Party's over. The machines have the upper hand.
Alphabet's revolutionary DeepMind artificial intelligence bot, dubbed AlphaStar, just dominated at a game of StarCraft II — a popular sci-fi strategy video game — by beating two of the world's best human players five games to zero.
According to an AlphaStar Q&A on Reddit, it took up to "200 years of learning" until AlphaStar was able to keep up.
"Very Human Style of Gameplay"
StarCraft II is one of the top competitive esports video games out there, with professional gamers competing at international championships for prizes of up to $700,000. Two of those players — Grzegorz "MaNa" Komincz from Poland and Dario "TLO" Wunsch from Germany — took on DeepMind's AlphaStar bot on Thursday.
AlphaStar had some key advantages: it was looking at a zoomed-out bird's eye view of the entire map, whereas players usually focus in on a single area of the map. An experimental version that only saw a smaller portion of the map, like a human, was not able to beat them at the game, New Scientist reports.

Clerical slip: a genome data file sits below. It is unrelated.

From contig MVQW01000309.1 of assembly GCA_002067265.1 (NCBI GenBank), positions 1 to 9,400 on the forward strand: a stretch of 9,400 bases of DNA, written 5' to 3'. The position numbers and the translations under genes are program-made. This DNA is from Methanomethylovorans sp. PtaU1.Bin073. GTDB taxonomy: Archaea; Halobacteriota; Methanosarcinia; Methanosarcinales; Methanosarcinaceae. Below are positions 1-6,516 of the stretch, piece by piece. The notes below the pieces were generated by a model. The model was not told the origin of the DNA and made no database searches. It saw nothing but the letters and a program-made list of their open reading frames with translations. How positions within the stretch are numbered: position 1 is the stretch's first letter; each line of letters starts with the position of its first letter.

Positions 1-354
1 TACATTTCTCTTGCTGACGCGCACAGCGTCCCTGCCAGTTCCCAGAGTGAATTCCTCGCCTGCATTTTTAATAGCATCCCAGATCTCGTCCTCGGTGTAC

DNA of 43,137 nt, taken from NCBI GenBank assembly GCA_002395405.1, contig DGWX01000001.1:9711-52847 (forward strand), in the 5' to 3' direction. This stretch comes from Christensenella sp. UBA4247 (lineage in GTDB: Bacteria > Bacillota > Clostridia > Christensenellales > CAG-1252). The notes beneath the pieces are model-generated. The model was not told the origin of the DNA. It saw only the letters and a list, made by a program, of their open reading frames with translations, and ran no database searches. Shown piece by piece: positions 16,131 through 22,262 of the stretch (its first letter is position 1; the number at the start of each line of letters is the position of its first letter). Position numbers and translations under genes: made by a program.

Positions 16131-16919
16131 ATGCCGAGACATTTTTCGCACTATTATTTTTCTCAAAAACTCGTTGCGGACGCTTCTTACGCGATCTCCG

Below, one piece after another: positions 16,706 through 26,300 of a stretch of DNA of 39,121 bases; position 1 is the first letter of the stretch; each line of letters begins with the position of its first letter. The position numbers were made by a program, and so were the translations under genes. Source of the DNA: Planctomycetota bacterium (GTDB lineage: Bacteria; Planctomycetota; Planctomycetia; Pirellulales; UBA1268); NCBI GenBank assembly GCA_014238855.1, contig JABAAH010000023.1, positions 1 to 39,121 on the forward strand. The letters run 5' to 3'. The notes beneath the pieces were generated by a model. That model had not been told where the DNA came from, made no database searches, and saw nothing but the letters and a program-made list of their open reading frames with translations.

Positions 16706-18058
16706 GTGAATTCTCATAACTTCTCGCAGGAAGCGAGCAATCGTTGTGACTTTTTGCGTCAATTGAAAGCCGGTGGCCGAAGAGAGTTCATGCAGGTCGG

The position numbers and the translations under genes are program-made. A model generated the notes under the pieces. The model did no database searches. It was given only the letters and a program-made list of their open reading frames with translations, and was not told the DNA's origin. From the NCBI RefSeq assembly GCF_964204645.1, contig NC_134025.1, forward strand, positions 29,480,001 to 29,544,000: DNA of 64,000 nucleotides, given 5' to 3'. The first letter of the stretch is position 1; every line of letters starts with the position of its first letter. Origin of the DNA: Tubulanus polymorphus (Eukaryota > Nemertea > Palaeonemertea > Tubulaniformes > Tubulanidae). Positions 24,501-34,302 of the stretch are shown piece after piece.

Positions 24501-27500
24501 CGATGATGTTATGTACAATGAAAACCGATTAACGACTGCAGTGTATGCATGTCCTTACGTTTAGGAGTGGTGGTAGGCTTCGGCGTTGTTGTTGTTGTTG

The reason the AI had a zoomed out view was "mostly due to computational reasons," according to Oriol Vinyals, DeepMind AlphaStar's lead researcher, who answered some questions over on Reddit. Despite that advantage, AlphaStar played convincingly like a human.
"I was impressed to see AlphaStar pull off advanced moves and different strategies across almost every game, using a very human style of gameplay I wouldn’t have expected," said Komincz during DeepMind's livestream yesterday.
Only the Beginning
DeepMind ran on a straightforward computer with an off-the-shelf graphics card. It did have access to an additional 16 "tensor processing units" for deep learning that trained it how to play — not exactly average gamer gear.
To many, the results don't come as a surprise.
"We were pretty much to a point where it was just a matter of time," Georgia Tech associate professor Mark Riedl told Wired. "In a way, beating humans at games has gotten boring."
READ MORE: DeepMind Beats Pros at StarCraft in Another Triumph for Bots [Wired]
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